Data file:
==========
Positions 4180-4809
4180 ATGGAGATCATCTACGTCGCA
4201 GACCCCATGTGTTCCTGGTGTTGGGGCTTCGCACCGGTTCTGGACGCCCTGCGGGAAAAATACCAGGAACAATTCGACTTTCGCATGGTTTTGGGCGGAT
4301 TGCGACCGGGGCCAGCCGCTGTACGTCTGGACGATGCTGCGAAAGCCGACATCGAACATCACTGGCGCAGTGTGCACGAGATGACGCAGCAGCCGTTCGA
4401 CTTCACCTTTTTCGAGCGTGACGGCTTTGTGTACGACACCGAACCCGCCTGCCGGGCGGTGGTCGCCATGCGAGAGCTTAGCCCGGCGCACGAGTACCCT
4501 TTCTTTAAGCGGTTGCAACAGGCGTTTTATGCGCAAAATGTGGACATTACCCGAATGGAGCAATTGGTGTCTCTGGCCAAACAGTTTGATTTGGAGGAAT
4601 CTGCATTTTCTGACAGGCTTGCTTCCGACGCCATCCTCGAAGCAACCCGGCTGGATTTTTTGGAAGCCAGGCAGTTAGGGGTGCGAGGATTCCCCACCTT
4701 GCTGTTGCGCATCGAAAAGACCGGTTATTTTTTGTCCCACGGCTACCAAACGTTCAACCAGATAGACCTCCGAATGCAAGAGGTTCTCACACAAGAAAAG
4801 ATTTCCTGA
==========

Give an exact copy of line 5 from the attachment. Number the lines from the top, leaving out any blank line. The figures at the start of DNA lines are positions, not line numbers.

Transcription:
4401 CTTCACCTTTTTCGAGCGTGACGGCTTTGTGTACGACACCGAACCCGCCTGCCGGGCGGTGGTCGCCATGCGAGAGCTTAGCCCGGCGCACGAGTACCCT